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Eugene Weekly : Viewpoint : 10.26.06

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No on Measure 43

It puts vulnerable teens in a bureaucratic maze


Measure 43 may sound reasonable at first, but it isn't as simple as it seems. We all want to encourage parental involvement and strong, healthy family communication. And at Planned Parenthood, we have learned that the best way to promote good family communication and strong values is to start early. But teaching about responsibility and values has to happen before a young woman gets pregnant, not by government-mandated parental notification in a flawed measure like 43.

It is well documented that the vast majority of teens who get pregnant inform their parents. But the small minority who do not are also the teens who are most likely to be the victims of rape or incest. Yet Measure 43 contains no exception for teens who are victims of rape and incest or are living in abusive situations. Let me say that again. Measure 43 states, "exceptions to notice requirement documented medical emergencies, which do not include rape or incest." Frightening.

Under Measure 43, the only alternative for an abused teen is to rely on the judicial bypass provision, which throws her into a bureaucratic maze. The judicial bypass forces a vulnerable teen to plead her case to an administrative law judge at the Oregon Department of Human Services (DHS) — a state agency that is already stretched too thin.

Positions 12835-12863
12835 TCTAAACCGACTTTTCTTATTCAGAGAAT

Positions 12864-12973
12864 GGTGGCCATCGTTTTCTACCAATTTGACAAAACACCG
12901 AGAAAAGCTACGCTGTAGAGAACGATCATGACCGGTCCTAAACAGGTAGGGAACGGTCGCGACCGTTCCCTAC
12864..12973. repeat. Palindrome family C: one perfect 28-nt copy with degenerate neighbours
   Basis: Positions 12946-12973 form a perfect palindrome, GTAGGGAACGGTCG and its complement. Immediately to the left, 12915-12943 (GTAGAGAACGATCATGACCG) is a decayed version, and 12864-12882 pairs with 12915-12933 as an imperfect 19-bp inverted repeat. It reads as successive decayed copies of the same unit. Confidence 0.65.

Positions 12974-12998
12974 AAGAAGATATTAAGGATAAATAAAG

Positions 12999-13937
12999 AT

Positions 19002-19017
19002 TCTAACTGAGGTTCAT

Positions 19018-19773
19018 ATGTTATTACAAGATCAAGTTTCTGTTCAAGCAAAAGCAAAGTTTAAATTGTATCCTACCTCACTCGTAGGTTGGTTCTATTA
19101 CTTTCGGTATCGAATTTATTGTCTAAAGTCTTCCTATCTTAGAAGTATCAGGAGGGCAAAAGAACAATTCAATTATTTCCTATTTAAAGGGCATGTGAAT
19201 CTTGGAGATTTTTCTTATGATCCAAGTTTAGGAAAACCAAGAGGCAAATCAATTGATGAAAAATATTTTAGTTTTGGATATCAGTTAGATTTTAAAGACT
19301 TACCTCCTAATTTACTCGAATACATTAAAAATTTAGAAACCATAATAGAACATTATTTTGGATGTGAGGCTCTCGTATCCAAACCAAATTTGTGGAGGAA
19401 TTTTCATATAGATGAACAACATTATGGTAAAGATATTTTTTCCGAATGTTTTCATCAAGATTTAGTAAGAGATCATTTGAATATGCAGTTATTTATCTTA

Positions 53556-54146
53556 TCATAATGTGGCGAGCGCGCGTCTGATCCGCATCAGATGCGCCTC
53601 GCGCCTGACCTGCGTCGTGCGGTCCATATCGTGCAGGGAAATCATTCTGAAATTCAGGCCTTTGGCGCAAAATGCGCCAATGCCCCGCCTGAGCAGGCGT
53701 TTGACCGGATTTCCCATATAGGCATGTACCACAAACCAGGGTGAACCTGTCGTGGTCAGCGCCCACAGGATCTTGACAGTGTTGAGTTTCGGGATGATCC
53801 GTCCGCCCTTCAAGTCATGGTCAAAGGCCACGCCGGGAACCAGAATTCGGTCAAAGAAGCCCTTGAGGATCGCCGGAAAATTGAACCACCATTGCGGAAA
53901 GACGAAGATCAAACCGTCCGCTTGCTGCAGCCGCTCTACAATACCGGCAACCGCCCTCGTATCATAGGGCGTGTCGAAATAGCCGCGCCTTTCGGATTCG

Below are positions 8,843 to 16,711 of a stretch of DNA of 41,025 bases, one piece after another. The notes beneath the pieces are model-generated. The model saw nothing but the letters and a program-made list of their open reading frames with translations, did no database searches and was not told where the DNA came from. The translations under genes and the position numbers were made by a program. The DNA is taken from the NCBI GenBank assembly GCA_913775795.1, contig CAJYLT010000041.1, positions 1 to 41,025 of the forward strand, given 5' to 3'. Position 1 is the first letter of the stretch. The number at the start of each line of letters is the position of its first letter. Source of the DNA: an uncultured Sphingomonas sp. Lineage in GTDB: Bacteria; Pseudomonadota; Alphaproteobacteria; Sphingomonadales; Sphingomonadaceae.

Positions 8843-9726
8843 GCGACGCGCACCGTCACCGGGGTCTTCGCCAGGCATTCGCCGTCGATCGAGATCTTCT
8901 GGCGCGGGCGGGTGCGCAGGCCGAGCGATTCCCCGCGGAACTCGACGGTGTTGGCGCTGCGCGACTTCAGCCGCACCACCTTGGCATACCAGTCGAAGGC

These administrative law judges would receive no special training in sensitive family matters. In fact, the administrative law judge is not even required to see the young woman in person, and there is no guarantee to a hearing. The judges are based in large cities, so teens from smaller towns or rural areas would be underserved. The judicial bypass process is too complicated and unworkable to meet the needs of Oregon's most vulnerable teens.

In the real world, even the thought of navigating the court system would be a daunting prospect for a pregnant young woman and could result in delays that could pose a threat to her health. We should not force vulnerable teens into considering such extreme measures as back-room abortions or trying to go to states that do not have parental notification laws.

We know from other states what happens with forced parental notification. For one, teens go out of state. Teens in Pennsylvania go to New Jersey and New York. Massachusetts teens go to Vermont, and so on.

Even more important and more concerning is that teens delay seeking medical attention and delay making medical decisions. This results in later abortions or unwanted childbearing. That's why on the national level the American Medical Association, Society for Adolescent Medicine, American Public Health Association, American College of Obstetricians and Gynecologists, American Academy of Pediatrics and other health professional organizations have opposed parental notification requirements.

Here in Oregon, a broad coalition of parents, teachers, and health care providers including the Oregon Medical Association, the Oregon Education Association, the Oregon Nurses Association, the Oregon League of Women Voters and others are actively opposing Measure 43. Please join us in opposing Measure 43. Keep our most vulnerable teens safe.


Kellie DeVore is the vice president for public affairs at Planned Parenthood of Southwestern Oregon (PPSO), part of the coalition opposing Measure 43. For more information, go to www.noon43.com


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